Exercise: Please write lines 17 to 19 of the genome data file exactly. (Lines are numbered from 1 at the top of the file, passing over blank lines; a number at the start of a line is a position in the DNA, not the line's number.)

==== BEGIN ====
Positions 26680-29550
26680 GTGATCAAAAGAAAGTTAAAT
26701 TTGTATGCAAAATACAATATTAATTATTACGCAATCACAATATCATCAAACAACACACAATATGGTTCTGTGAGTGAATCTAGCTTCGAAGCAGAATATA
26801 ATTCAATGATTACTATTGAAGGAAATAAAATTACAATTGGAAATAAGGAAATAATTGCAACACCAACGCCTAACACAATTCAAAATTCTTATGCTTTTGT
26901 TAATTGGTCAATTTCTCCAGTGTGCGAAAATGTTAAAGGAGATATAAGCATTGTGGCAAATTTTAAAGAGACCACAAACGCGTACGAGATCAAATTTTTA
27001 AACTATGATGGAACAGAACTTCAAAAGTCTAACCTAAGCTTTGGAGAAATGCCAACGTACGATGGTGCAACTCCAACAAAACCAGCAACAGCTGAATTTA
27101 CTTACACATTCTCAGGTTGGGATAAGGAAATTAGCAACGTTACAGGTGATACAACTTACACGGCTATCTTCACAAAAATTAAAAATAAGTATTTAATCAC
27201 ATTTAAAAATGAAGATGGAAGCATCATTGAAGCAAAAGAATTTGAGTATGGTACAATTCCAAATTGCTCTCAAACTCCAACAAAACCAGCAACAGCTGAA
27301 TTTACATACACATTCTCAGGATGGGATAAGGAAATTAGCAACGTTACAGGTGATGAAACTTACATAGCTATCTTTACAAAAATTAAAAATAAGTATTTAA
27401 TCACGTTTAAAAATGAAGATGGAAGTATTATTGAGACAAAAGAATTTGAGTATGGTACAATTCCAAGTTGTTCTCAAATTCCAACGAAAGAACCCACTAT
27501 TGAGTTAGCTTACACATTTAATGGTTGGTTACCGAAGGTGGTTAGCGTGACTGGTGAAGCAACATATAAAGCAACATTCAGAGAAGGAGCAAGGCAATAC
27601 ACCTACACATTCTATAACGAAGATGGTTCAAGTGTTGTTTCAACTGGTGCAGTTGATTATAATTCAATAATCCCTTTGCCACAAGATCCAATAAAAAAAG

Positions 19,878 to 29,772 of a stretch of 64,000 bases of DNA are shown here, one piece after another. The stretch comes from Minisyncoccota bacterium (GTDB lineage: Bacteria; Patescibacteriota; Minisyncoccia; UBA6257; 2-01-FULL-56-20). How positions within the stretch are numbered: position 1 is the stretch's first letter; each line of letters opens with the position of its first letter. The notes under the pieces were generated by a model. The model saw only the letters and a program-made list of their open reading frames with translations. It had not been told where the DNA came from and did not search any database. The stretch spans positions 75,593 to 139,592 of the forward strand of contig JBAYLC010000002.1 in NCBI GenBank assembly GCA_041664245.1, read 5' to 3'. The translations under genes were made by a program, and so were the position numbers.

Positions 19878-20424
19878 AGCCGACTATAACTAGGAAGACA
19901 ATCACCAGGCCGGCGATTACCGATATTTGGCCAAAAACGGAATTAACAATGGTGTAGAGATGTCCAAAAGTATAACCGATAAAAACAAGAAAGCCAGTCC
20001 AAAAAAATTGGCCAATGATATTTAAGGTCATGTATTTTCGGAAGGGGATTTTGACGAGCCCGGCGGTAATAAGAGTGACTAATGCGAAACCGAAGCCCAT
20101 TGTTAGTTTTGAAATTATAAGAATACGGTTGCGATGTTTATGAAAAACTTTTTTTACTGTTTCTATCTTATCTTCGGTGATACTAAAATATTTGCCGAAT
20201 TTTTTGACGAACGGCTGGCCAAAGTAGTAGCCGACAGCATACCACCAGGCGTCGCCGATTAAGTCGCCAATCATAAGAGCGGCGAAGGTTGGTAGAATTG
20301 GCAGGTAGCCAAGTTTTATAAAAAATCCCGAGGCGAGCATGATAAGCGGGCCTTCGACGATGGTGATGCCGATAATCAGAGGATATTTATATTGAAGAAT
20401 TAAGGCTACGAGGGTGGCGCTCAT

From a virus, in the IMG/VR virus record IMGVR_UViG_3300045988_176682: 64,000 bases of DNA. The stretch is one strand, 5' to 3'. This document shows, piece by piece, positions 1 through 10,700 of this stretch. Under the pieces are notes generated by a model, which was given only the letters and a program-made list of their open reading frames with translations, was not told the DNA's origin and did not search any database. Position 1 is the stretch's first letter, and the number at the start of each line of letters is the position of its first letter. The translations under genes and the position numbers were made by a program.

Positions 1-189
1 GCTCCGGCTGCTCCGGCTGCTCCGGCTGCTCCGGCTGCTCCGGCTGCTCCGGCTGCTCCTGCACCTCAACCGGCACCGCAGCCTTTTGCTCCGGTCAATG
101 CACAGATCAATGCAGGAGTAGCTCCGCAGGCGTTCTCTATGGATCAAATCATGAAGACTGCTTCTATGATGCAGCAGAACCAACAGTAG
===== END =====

20001 AAAAAAATTGGCCAATGATATTTAAGGTCATGTATTTTCGGAAGGGGATTTTGACGAGCCCGGCGGTAATAAGAGTGACTAATGCGAAACCGAAGCCCAT
20101 TGTTAGTTTTGAAATTATAAGAATACGGTTGCGATGTTTATGAAAAACTTTTTTTACTGTTTCTATCTTATCTTCGGTGATACTAAAATATTTGCCGAAT
20201 TTTTTGACGAACGGCTGGCCAAAGTAGTAGCCGACAGCATACCACCAGGCGTCGCCGATTAAGTCGCCAATCATAAGAGCGGCGAAGGTTGGTAGAATTG